Suddenly, as I watched their grotesque and unaccountable gestures, I perceived clearly for the first time what it was that had offended me, what had given me the two inconsistent and conflicting impressions of utter strangeness and yet of the strangest familiarity. The three creatures engaged in this mysterious rite were human in shape, and yet human beings with the strangest air about them of some familiar animal. Each of these creatures, despite its human form, its rag of clothing, and the rough humanity of its bodily form, had woven into it—into its movements, into the expression of its countenance, into its whole presence—some now irresistible suggestion of a hog, a swinish taint, the unmistakable mark of the beast.
I stood overcome by this amazing realisation and then the most horrible questionings came rushing into my mind. They began leaping in the air, first one and then the other, whooping and grunting. Then one slipped, and for a moment was on all-fours,—to recover, indeed, forthwith. But that transitory gleam of the true animalism of these monsters was enough.
I turned as noiselessly as possible, and becoming every now and then rigid with the fear of being discovered, as a branch cracked or a leaf rustled, I pushed back into the bushes. It was long before I grew bolder, and dared to move freely. My only idea for the moment was to get away from these foul beings, and I scarcely noticed that I had emerged upon a faint pathway amidst the trees. Then suddenly traversing a little glade, I saw with an unpleasant start two clumsy legs among the trees, walking with noiseless footsteps parallel with my course, and perhaps thirty yards away from me. The head and upper part of the body were hidden by a tangle of creeper. I stopped abruptly, hoping the creature did not see me. The feet stopped as I did. So nervous was I that I controlled an impulse to headlong flight with the utmost difficulty. Then looking hard, I distinguished through the interlacing network the head and body of the brute I had seen drinking. He moved his head. There was an emerald flash in his eyes as he glanced at me from the shadow of the trees, a half-luminous colour that vanished as he turned his head again. He was motionless for a moment, and then with a noiseless tread began running through the green confusion. In another moment he had vanished behind some bushes. I could not see him, but I felt that he had stopped and was watching me again.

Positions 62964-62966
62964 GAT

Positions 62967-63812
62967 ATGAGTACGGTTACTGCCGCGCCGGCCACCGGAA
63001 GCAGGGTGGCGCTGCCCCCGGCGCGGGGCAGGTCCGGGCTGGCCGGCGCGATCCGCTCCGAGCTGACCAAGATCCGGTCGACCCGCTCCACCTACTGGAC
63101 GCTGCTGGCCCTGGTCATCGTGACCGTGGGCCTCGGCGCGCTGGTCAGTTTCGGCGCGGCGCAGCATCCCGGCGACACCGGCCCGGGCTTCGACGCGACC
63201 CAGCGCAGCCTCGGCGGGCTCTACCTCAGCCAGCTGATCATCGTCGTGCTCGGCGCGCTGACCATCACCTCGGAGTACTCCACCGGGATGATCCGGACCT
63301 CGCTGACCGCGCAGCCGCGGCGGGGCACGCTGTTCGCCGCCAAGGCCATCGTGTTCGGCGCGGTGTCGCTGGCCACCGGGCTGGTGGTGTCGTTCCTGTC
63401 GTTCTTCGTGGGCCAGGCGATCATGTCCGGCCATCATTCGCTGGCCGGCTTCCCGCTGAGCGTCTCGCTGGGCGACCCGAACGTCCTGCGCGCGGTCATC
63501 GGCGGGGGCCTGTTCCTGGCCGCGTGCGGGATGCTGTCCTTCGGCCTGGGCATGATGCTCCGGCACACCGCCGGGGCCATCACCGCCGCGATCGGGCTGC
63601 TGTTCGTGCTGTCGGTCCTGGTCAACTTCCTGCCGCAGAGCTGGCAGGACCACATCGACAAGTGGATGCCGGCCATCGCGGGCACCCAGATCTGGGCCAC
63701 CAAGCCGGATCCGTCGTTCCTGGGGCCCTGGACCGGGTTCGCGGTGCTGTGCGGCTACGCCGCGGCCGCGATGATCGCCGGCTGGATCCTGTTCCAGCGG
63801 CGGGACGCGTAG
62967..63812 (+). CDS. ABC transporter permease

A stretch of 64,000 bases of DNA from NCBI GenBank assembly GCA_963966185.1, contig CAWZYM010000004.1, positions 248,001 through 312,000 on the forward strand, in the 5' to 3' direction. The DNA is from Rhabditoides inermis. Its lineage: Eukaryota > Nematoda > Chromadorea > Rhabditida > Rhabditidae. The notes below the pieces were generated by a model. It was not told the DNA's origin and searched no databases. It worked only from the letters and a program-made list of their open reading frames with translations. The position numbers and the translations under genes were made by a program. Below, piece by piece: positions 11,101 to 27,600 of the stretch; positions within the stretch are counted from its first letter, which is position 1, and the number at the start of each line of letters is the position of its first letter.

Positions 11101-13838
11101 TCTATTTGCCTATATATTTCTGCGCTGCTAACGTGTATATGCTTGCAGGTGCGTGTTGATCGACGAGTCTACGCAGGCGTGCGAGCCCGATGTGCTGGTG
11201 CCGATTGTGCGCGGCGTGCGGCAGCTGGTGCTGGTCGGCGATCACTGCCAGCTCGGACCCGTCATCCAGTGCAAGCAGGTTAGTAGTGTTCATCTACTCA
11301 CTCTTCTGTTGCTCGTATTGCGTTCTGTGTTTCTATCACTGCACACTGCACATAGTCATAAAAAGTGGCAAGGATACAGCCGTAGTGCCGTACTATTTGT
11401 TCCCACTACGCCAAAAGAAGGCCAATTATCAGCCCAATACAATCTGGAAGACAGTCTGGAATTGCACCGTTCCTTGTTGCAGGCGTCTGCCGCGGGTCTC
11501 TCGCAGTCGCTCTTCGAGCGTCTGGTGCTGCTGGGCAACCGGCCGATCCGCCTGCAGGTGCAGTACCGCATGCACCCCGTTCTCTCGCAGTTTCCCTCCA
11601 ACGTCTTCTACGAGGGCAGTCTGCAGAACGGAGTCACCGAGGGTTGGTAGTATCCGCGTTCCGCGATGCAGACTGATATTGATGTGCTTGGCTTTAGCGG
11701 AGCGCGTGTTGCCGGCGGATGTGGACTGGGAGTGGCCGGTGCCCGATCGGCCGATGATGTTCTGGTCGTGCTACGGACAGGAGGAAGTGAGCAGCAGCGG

What on earth was he,—man or beast? What did he want with me? I had no weapon, not even a stick. Flight would be madness. At any rate the Thing, whatever it was, lacked the courage to attack me. Setting my teeth hard, I walked straight towards him. I was anxious not to show the fear that seemed chilling my backbone. I pushed through a tangle of tall white-flowered bushes, and saw him twenty paces beyond, looking over his shoulder at me and hesitating. I advanced a step or two, looking steadfastly into his eyes.
Tip of the Day: If you are interested in what movies and TV shows have been made from an author’s works, try entering the author’s name in the search at http://www.imdb.com.
This post by Bufo Calvin originally appeared in the I Love My Kindle blog.